How Costco is helping struggling families
LIFE has come full circle for Ipswich Foodbarn managing director Qim Kauwhata.
When Ms Kauwhata first walked through the doors of the food bank, it was as a person in need.
"I came on board about six months after they opened. I found myself needing the Foodbarn," Ms Kauwhata said. "I came in for a hamper about seven and a half years ago. I liked what they did and what they stood for and volunteered."
The food bank helps to feed people with food donated by big supermarkets and charities.
Ms Kauwhata's pastor lost his battle with cancer and the decision to make her Foodbarn's managing director was unanimous.
But how does it work? Companies donate excess produce to the food bank which then alerts those in need via social media.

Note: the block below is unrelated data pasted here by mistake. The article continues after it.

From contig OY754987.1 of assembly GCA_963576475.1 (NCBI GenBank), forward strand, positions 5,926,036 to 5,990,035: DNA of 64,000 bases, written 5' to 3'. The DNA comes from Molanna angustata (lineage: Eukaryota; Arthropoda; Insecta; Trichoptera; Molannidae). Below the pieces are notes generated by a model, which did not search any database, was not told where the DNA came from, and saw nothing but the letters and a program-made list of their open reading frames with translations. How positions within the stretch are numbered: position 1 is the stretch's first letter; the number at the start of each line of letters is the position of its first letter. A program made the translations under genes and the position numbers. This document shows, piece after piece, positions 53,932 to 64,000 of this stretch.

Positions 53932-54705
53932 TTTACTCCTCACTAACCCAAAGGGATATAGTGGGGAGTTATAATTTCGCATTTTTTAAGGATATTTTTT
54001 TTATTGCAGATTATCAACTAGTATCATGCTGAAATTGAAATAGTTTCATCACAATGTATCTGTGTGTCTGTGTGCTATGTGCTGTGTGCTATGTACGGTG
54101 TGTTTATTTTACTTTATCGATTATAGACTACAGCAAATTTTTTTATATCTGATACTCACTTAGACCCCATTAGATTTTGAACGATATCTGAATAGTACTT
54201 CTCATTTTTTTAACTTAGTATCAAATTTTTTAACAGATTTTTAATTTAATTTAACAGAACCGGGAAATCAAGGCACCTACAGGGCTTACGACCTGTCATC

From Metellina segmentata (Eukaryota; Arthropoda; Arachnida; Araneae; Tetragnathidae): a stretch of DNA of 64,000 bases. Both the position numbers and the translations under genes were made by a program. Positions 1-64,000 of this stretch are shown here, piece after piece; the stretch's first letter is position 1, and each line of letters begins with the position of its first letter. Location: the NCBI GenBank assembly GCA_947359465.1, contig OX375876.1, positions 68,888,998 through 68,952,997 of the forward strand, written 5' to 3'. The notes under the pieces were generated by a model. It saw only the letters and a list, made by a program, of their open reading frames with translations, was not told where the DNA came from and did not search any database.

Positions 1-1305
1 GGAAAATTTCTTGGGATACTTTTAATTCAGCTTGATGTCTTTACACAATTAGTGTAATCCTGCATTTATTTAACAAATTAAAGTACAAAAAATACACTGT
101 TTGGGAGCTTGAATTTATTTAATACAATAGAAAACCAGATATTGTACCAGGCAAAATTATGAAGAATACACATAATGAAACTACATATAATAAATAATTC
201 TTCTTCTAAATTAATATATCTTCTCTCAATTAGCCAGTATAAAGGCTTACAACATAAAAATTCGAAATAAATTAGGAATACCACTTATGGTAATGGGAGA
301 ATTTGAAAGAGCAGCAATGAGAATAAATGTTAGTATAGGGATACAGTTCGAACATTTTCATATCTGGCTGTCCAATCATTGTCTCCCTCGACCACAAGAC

"We'll see about 6500 every time a post goes up on Facebook," Ms Kauwhata said.
More than one tonne of food every day is distributed now Costco and Coles Karalee have come on board.
"We've been here since the 2011 floods. Costco came on board last week, along with Coles in Karalee," she said.
"We're appreciating these massive companies that aren't even in the area. They see where we're trying to help out so they send food out by the tonne."
Apart from fresh produce, the charity also receives frozen goods, meats and baked goods.
"We get all the bakery items from the day before. Just to give you an idea, baked goods hit the floor here at 9am and we ran out at 10.30am," Ms Kauwhata said.
The company receives food from Food Bank Queensland, Second Bite and Oz Harvest.
If you're in need, follow Ipswich Foodbarn on Facebook, or get down to see them at 1 Darling St East, Woodend.